The number of people looking for work is at historic levels.
At the same time, because of shelter-in-place restrictions due to Covid-19, the rules around job hunting have changed.
For those who have been laid off, furloughed or edged out of positions amid the coronavirus pandemic, landing a new job will be challenging, yet there are ways to stand out, experts say.
Here's how to get the attention of a hiring manager as the competition for openings heats up.
Consider the type of role you want and the steps you can take to get there.
Job seekers should take advantage of the many online classes and training available to strengthen their candidacy, advised Michelle Armer, chief people officer at CareerBuilder.
"In some cases, economic downturns provide opportunity for continued education and development," she said.
In fact, there are many choices for free and low-cost skill development courses being offered due to the pandemic.
Your resume and LinkedIn profile should include these skills or certifications, as well as other accomplishments that demonstrate success.
"Don't just say what you did, but the value you brought," said Blair Heitmann, a career expert at LinkedIn. "That's really what a hiring manager is interested in."
It still holds true that "the best way to find a job is through networking," said Ivan Misner, founder of Business Network International, a global networking organization.
In the current climate, that means phoning close acquaintances or reaching out via email to more distant connections.
"Most people are more than willing to spend a few minutes helping someone," Misner said. Go into the conversation prepared with questions and seek out specific information that can help, he advised.
Work towards getting an introduction at the company you are interested in, or at least some material that may give you an edge, Misner said.
"Get into the right mindset," he cautioned. "You can't show desperation."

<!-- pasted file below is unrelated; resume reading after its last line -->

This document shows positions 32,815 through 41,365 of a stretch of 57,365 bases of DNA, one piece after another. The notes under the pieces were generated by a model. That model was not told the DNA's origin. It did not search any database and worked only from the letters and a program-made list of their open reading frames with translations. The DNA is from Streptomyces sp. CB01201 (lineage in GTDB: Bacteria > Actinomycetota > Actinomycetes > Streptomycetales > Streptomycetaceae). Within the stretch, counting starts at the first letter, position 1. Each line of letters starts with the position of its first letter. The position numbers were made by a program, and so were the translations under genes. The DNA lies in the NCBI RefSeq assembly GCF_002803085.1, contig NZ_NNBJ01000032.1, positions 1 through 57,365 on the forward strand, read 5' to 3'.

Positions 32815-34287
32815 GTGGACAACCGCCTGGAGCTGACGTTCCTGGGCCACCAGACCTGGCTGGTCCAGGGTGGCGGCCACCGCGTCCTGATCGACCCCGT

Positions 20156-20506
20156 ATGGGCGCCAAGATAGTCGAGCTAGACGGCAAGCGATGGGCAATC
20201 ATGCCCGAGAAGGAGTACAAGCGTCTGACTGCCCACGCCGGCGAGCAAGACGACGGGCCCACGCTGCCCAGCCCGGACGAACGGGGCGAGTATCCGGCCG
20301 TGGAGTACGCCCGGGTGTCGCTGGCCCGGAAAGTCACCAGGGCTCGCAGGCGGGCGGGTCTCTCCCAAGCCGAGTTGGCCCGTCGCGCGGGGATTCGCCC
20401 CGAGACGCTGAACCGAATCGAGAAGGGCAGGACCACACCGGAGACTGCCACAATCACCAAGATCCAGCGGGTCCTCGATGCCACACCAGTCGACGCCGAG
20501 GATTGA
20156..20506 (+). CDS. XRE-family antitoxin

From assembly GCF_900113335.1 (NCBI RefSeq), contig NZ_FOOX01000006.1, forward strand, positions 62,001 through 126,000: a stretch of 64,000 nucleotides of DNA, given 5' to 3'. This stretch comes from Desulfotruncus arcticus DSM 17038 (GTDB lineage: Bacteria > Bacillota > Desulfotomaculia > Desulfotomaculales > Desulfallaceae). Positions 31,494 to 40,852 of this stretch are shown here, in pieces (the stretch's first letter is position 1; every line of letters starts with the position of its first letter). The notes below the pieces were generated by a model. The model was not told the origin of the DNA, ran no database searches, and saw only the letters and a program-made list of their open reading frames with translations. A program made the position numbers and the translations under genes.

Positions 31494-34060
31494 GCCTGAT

With nearly every interaction now online, how you present yourself on social media is increasingly important.
"Prospective employers will be using digital platforms to learn even more about you upfront than before," said Jill Tipograph, co-founder of career coach firm Early Stage Careers in New York. "Make sure your presence is pristine and memorable in a good way."
Roughly 70% of employers use social networking sites to research job candidates and, of those that do, 43% said a candidate's social media content influenced their decision to hire them, according to a CareerBuilder study.
"If used wisely, social media can help you stand out and show skills or interests that don't fit on a resume," CareerBuilder's Armer said.
On the flipside, don't have anything that could turn off a hiring manager, like tasteless comments or complaints about a former job or boss, Armer added. The same CareerBuilder study also found that 57% of employers have found content that caused them not to extend a job offer.
Even pre-pandemic, hiring managers were conducting fewer in-person interviews, and that's even more true today.
To present your best self over video, test out your lighting, sound and background beforehand, LinkedIn's Heitmann said.
"Try to have the camera at eye level and find an aesthetically pleasing background — no bed behind you."
Then, dress as you would for an in-person meeting, she said, right down to the shoes.
For a virtual recruitment fairs, practice being present and engaging in order to stand out in a gallery of zoom windows, Tipograph advised. "These are all lessons that people have to learn now."
After any interaction, follow up with an email within a day or two. While a hand-written note is a nice personalized touch, deliveries take longer these days.
"You want to make sure it gets there as soon as possible," Heitmann said. "It's your last opportunity to seal the deal."
Disclosure: NBCUniversal and Comcast Ventures are investors in Acorns.